Emerging trends could affect supply-chain business, experts say

Supply-chain managers are paying close attention to a number of emerging trends that could affect the way the foodservice industry does business going forward, experts said at the National Restaurant Association’s recent Supply Chain Management executive study group conference in Chicago.

An increased amount of patchwork legislation, the implementation of the Foodservice GS1 US Standards initiative, additional rules pertaining to the Food & Drug Administration’s Food Safety Modernization Act, more consumer interest in animal welfare and the Supreme Court’s ruling on the constitutionality of the health care law, are just some of the issues being monitored right now.

“It’s a tough atmosphere out there,” said Mark Eaganhouse, senior vice president of purchasing for quickservice burger chain Wendy’s purchasing co-op, QSCC Inc. “Our industry is facing a lot of emerging trends that will affect your costs, who you want to do business with and how you present your menu items.”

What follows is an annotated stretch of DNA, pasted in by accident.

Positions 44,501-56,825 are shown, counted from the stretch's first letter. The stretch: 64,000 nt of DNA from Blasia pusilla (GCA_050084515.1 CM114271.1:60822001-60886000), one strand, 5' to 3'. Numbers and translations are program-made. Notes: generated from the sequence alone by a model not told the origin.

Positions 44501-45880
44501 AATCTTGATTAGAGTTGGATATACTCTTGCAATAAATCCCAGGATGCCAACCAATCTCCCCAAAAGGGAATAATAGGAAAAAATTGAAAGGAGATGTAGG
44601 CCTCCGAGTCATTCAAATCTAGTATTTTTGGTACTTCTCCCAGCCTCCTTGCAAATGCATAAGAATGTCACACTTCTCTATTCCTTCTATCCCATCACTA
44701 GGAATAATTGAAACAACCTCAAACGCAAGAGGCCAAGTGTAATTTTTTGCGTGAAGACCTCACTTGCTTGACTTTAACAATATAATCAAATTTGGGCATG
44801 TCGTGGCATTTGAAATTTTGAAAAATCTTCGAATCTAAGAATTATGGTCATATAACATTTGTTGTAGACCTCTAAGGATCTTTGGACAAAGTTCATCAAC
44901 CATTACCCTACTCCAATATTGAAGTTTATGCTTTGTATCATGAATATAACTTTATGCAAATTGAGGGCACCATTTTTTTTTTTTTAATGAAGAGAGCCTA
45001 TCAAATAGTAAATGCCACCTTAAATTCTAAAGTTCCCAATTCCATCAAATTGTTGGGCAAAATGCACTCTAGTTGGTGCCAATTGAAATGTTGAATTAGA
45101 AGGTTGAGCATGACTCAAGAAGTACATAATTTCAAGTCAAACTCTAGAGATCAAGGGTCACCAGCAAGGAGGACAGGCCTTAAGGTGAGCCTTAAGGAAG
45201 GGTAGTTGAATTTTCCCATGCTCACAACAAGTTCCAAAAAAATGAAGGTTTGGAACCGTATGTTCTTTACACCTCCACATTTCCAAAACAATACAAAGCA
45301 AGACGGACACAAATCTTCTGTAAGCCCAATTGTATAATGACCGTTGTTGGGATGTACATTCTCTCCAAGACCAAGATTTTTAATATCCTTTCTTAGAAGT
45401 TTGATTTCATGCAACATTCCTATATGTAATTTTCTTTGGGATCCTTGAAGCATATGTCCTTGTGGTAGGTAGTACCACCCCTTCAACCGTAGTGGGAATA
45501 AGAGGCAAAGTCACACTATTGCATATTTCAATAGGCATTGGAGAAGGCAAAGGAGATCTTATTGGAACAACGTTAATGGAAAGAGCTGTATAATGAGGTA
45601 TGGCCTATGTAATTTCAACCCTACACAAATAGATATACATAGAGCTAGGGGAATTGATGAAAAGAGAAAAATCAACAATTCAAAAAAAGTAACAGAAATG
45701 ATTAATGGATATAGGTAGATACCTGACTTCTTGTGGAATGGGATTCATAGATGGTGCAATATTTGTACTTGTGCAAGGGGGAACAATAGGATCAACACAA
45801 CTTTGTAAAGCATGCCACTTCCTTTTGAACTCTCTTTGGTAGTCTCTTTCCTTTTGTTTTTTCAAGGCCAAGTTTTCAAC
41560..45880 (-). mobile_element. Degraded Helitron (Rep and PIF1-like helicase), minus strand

Brendan Foley, president of Heinz Inc.’s U.S. foodservice division, said the Food Safety Modernization Act “is going to give the FDA a lot more power and authority.”

Foley also addressed the new GS1 US Standards, which was established in 2009 by 26 distributors and 34 manufacturers, saying, “From an industry standpoint, it’s important for us to be on top of this changing behavior. It’s really about how we communicate … with each other.”

According to Foley, phase 1 of the project has just been completed and it features published, synchronized product data, definitions, locations and identities. He said “the goal is to have 75 percent of sales going through a data pool by 2015.”

Cargill’s Mike Mullins said patchwork legislation in several states has caused animal welfare to become “substantially more complex” and that “this is creating challenges to work with. Those challenges, he noted, include the production of eggs for sale in Washington State.

Scott DeFife, the NRA’s executive vice president of policy and government affairs, said the most important issue on everyone’s minds right now is the Supreme Court’s imminent ruling on the Patient Protection and Affordable Care Act.

“Everyone is waiting on the Supreme Court to rule on health care,” he said.

(Source: National Restaurant Association)

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